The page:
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Archive for March, 2010

Comeback America

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Just finished Comeback America: Turning the Country Around and Restoring Fiscal Responsibility by David M. Walker. Good read. Walker held government posts from the Reagan to the Bush 43 administrations and was comptroller general of the United States and CEO of the Government Accountability Office from 1998-2008, so it’s reasonable to think he may know what he’s talking about.

Walker claims to be an independent and the book is impressively non-partisan. He slams Bush43’s excessive spending, but is worried about what he’s seen from Obama as of the writing. He credits Clinton’s fiscal discipline, but also credits Ross Perot’s highlighting our nation’s financial peril for giving Clinton little choice. Some of his solutions seem a little left of center to me, but he does seem grounded in the constitution and fiscal responsibility.

– Fiscal Crisis 101: describes our current financial situation, which is rather harrowing. He approximates our debt at $1.42 trillion (9.9% of our economy) and then lays out our “fiscal exposure” (sum of benefits, programs, debt, etc. that we will eventually owe): $56.4 trillion.
– America 2030: Why We Must Act — Now: he describes how our national standing is at risk if we continue to borrow at current rates.
– Principles From Our History and Common Sense: Looks back at history and kind of segways into a pep talk. Interesting stuff.
– Obama’s Challenge: praises him for what he’s done right, forgives him in light of the crisis, but overall thinks he needs to get a lot more serious about spending
– Save Social Security First: he thinks changes would include raising the benefit age and tie it to life expectancy, increasing revenues, mandatory savings accounts, and incentivizing later retirement.
– Curing Health Care: he does think that universal heath care for “basic and essential” health care to be financially feasible, which surprised me. Lays out 4 pillars: Fiscal Discipline (cap on spending), Better standards of practice (using clinical evidence to make informed decisions), Personal responsibility, and the “basic and essential” universal care I mentioned.
– Collect More Revenue — More Fairly: Reviews the inequities and inefficiencies of the tax system. He proposes a consumer tax of the VAT variety on top of reform of the income tax system. I like the idea of taxing consumption, rather than production; and would lean toward the fair or flat tax strategies, which he acknowledges, but doesn’t really address. I tend to think a VAT would kill the private sector.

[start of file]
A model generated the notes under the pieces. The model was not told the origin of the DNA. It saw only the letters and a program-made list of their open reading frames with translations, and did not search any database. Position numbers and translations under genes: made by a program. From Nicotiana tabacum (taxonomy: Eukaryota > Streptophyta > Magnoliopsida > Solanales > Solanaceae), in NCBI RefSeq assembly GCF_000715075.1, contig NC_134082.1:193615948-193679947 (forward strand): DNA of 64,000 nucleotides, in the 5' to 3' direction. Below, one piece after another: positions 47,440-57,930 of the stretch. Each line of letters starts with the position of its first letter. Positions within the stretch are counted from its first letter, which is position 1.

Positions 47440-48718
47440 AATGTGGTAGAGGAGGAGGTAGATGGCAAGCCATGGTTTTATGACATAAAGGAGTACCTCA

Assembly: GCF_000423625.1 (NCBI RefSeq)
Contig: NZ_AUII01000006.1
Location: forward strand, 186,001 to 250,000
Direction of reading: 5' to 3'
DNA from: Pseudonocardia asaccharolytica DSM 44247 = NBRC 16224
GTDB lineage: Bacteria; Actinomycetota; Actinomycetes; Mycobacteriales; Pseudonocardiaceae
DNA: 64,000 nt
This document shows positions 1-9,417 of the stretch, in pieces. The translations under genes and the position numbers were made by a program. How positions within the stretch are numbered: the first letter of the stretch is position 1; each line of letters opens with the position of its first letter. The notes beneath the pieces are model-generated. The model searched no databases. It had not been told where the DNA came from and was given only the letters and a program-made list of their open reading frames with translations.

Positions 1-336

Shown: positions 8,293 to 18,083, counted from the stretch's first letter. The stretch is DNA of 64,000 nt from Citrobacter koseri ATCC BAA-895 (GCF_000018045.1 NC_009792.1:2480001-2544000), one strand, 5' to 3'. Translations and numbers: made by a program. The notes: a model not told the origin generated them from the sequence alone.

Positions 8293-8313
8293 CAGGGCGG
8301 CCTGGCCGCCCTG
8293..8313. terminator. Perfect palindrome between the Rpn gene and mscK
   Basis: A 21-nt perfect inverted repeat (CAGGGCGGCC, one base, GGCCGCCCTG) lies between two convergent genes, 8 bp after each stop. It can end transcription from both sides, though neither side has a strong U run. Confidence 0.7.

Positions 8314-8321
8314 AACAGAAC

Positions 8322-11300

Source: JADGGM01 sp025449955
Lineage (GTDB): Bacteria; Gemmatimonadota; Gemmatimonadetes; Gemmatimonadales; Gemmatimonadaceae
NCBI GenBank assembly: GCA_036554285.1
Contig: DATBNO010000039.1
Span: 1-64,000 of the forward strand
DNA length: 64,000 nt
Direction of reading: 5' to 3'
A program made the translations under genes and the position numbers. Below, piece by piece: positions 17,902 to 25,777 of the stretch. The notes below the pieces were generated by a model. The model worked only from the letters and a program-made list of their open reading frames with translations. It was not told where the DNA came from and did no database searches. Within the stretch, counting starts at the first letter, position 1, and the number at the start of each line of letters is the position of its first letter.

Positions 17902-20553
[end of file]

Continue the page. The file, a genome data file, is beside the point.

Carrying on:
– Addressing America’s International Deficits: We’re pretty screwed. That said, he proposes citizens saving money and updating global trading rules to address the global economy in addition to general fiscal discipline.
– Getting Control of the Pentagon: I’m glad he addressed this. Just because we have the most awesome military ever doesn’t mean that it couldn’t be fiscally leaner without sacrificing its awesomeness. Especially when politics get involved. He gives credit to an existing commission and officer without teeth and basically calls for a stronger commission and something resembling a CEO for military spending.
– Transforming Government: Mostly a case study of his time in charge of the GAO. He cut staff and bureaucracy, introduced performance metrics and objective-setting, and changed the name of the department from “General Accounting Office” to “Government Accountability Office” (which I think is pretty cool).
– Fixing Our Dysfunctional Democracy: Pretty much calls for a constitutional convention (or some kind of amendments) to address term limits, debt limits, and a number of other things.

Overall, while I don’t agree with all his solutions, he weaves a lot of history and words of the founders into the economic base of his analysis. More importantly, I think he raises some of the issues that we will need to grapple with, regardless of ideology.

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